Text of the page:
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Located in Manhattan
Symphony Space
2537 Broadway, New York, NY 10025
Mon, May 6th 8:00pm
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A celebration of the 125th birthday of jazz great Duke Ellington will take place Monday, May 6 at Symphony Space, Peter Jay Sharp Theatre in New York City. The festivities kick off at 8pm with The Duke Ellington Center Big Band under the musical direction of Eli Yamin. Special guest artist and eight-time Grammy Award winner Arturo O’Farrill will be featured in the evening’s lineup of dancers, vocalists, and surprise guests, including drummer Bobby Sanabria, Broadway veteran Ty Stephens, top tapper DeWitt Fleming Jr., and jazz singers Antoinette Montague and Marion Cowings. The multiple award-winning icon of New York City cabaret, Sidney Myer, will be narrator for this special event.

Presented by the Duke Ellington Center for the Arts in association with the American Tap Dance Foundation, Celebrating Duke Ellington’s 125th Birthday in the City of Jazz will be co-hosted by Duke Ellington’s granddaughter, Mercedes Ellington, and ATDF Founding Director Tony Waag. “We’re looking forward to a fun family birthday party to celebrate my grandfather and his remarkable legacy – we are pulling out all the stops for this milestone event!” said Ms. Ellington.

Edward Kennedy “Duke” Ellington was born on April 29, 1899, and is considered the greatest jazz composer and band leader of his time. An American jazz pianist, composer, and leader of his eponymous jazz orchestra from 1923 through the rest of his life, Ellington was one of the originators of big-band jazz. For more than half a century Ellington composed thousands of scores, creating one of the most distinctive ensemble sounds in all of Western music.

The title “City of Jazz” was inspired and guided by a short essay Duke Ellington wrote in 1959, encapsulating his view on the all-inclusive nature of jazz, a metaphorical place with “no city limits.”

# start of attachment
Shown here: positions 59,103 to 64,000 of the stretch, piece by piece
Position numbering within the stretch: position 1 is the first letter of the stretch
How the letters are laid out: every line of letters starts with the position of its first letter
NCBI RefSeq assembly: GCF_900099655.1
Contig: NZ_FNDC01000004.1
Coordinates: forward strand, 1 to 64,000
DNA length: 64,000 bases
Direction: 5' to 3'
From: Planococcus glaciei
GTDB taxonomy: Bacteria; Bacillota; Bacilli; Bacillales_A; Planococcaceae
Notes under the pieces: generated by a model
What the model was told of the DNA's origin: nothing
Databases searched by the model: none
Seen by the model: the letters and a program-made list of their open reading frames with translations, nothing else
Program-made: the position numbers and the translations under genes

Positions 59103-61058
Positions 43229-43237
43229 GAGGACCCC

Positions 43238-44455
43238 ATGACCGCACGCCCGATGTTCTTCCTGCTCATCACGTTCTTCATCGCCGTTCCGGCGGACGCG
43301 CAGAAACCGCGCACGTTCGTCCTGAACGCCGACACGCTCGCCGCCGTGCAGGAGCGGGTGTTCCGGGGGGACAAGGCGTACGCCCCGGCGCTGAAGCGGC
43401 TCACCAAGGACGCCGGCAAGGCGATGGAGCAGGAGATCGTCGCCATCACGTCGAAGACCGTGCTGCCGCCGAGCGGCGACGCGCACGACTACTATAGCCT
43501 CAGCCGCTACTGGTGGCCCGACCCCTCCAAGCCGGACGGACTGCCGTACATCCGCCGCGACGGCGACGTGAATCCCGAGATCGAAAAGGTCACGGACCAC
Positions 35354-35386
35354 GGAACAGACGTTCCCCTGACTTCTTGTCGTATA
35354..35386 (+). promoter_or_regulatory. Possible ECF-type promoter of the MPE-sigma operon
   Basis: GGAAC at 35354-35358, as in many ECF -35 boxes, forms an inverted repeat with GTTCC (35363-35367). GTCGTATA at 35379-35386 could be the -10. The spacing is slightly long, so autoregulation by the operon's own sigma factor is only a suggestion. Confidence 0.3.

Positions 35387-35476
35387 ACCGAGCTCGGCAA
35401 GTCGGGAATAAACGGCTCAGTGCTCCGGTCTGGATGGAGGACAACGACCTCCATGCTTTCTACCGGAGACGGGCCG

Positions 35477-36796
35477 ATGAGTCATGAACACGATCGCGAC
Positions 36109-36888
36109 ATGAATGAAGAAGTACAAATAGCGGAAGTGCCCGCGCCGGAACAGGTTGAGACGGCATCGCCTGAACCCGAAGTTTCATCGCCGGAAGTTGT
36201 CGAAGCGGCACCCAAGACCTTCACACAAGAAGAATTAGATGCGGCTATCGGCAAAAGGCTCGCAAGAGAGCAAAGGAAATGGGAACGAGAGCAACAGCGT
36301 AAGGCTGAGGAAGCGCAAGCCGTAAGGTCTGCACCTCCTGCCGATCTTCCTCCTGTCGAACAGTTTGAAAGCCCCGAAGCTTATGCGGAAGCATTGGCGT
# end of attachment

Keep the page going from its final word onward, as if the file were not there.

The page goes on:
EDWARD KENNEDY “DUKE” ELLINGTON (b. April 29, 1899). Composer, band leader and pianist, Duke Ellington is a seminal figure in the history of American music, renowned the world over. Nearly 125 years following his birth, he remains one of the most influential figures in jazz, if not all American music. With over 3,000 compositions, Duke Ellington is widely considered one of the twentieth century’s most prolific composers and best-known African American personalities. He is often credited for giving American music its own sound and influenced millions of people both at home and around the world. Duke’s honors and awards include: the President’s Gold Medal (1966), the Medal of Freedom (1969), and the French Legion of Honor (1973). Duke Ellington received the Pulitzer Prize and 13 Grammy Awards.

MERCEDES ELLINGTON is a director, choreographer, producer, performer, and Ellington family historian. Her early groundbreaking credit was as the first and only June Taylor Dancer of color on the Jackie Gleason Show for seven seasons. Mercedes has worked on at least ten Broadway and Broadway related productions including “Sophisticated Ladies”, “Play On”, “No No Nanette” and “The Night That Made America Famous.” Her many overseas assignments included touring Australia as a dancer in “West Side Story,” and accompanying the Duke Ellington Orchestra on part of their 1971 Russian tour and on three tours of The United Arab Emirates.

ARTURO O’FARRILL. Blue Note Records Recording Artist, pianist, composer, and educator. Arturo’s highly praised “Afro-Latin Jazz Suite” from the album “Cuba: The Conversation Continues” took the 2016 Grammy Award for Best Instrumental Composition and the 2016 Latin Grammy Award for Best Latin Jazz Album. His powerful “Three Revolutions” from the album “Familia-Tribute to Chico and Bebo” was the 2018 Grammy Award (his sixth) winner for Best Instrumental Composition. Arturo’s album “Four Questions” won a Grammy in 2021. In February 2023, Arturo was awarded his eighth Grammy for the album “Fandango at the Wall in New York.”

THE DUKE ELLINGTON CENTER FOR THE ARTS is a non-profit 501(c)3 organization which honors and preserves the legacy of Duke Ellington through performance and educational outreach. DECFA focuses on scholarship, education, and documentation of accurate Ellington history through performances connected to Edward Kennedy “Duke” Ellington.

THE AMERICAN TAP DANCE FOUNDATION (ATDF) is a non-profit 501c3 organization committed to establishing and legitimizing tap as a vital component of American dance through creation, presentation, education, and preservation. According to Tony Waag, Founding Director, “Duke Ellington was a key figure in perpetuating the idea that tap dance IS music, and tap dancers are musicians that create music with their feet. Tap grew up next to its kissing cousin jazz. Tap and jazz are undeniably attached at the hip.” Duke Ellington was inducted into the ATDF International Tap Dance Hall of Fame in 2017.

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